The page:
This book is our attempt to present what we learned in a way that will support public debate on a basic income and social policy reform in Canada more broadly. Our objective is to assess the broad and specific claims in favour of a basic income (BI) and, in doing so, shed light on whether a basic income is the best policy response to issues of poverty, unemployment and income insecurity, and whether it is the best way to build a just and inclusive society. Of course, the answers to these questions must also consider cost, incentives and public support in light of the large tax increases that a substantial basic income would require.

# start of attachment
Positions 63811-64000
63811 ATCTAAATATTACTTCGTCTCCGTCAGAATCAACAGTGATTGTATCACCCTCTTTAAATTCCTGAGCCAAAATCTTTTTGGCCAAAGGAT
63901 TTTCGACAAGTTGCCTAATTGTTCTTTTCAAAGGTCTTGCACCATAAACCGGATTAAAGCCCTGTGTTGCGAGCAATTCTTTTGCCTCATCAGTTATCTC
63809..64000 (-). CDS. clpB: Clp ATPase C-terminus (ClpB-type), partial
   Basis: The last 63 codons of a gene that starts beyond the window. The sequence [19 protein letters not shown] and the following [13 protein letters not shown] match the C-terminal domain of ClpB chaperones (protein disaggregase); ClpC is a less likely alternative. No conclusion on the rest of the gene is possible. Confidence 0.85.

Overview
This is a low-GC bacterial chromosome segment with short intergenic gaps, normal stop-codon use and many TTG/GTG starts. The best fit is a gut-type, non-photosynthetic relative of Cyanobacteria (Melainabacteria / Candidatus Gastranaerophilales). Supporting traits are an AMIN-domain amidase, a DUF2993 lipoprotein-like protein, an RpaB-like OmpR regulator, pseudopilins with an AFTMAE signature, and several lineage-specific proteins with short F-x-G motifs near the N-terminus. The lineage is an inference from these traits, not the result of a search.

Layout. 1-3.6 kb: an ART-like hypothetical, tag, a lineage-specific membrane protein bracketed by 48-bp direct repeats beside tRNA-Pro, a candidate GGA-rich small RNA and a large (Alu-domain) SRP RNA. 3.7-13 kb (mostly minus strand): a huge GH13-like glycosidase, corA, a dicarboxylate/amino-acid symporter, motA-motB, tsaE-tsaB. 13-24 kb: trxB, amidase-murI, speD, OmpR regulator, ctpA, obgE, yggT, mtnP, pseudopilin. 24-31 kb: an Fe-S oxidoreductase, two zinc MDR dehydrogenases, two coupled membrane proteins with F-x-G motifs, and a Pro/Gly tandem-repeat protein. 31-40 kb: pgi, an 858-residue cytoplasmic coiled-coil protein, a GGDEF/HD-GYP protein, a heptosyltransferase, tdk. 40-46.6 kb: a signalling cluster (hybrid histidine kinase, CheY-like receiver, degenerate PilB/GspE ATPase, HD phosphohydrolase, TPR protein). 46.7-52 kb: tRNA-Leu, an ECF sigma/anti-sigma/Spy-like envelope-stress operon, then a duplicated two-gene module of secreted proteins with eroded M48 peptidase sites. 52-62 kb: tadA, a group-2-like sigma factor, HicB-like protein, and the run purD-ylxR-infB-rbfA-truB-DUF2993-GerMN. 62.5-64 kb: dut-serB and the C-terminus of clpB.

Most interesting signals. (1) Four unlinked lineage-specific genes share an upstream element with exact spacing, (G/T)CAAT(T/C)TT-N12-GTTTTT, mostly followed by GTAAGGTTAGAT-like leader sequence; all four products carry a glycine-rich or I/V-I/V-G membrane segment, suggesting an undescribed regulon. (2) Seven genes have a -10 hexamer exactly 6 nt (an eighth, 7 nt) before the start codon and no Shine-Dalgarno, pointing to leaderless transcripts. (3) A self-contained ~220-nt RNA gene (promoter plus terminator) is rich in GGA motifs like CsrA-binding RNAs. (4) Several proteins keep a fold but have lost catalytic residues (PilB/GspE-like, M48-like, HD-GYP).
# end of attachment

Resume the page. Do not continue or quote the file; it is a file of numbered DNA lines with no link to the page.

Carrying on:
Looking at the state of the policy debate in late 2022, it seems fair to say that BI’s moment has passed, at least for the time being. With the exception of Prince Edward Island and Nunavut, no other provincial or territorial government is examining, let alone working toward, a basic income (and in PEI’s case, one might argue that the cross-party support is actually for obtaining more federal transfer money rather than reflecting a deep commitment to a basic income). At the federal level, policy discussions also seem to have moved on — the private member’s bill mentioned at the outset has yet to be reintroduced. That could make this a reference book to put on a shelf until the next time the BI idea re-emerges in policy debates. But we believe it has more value than that.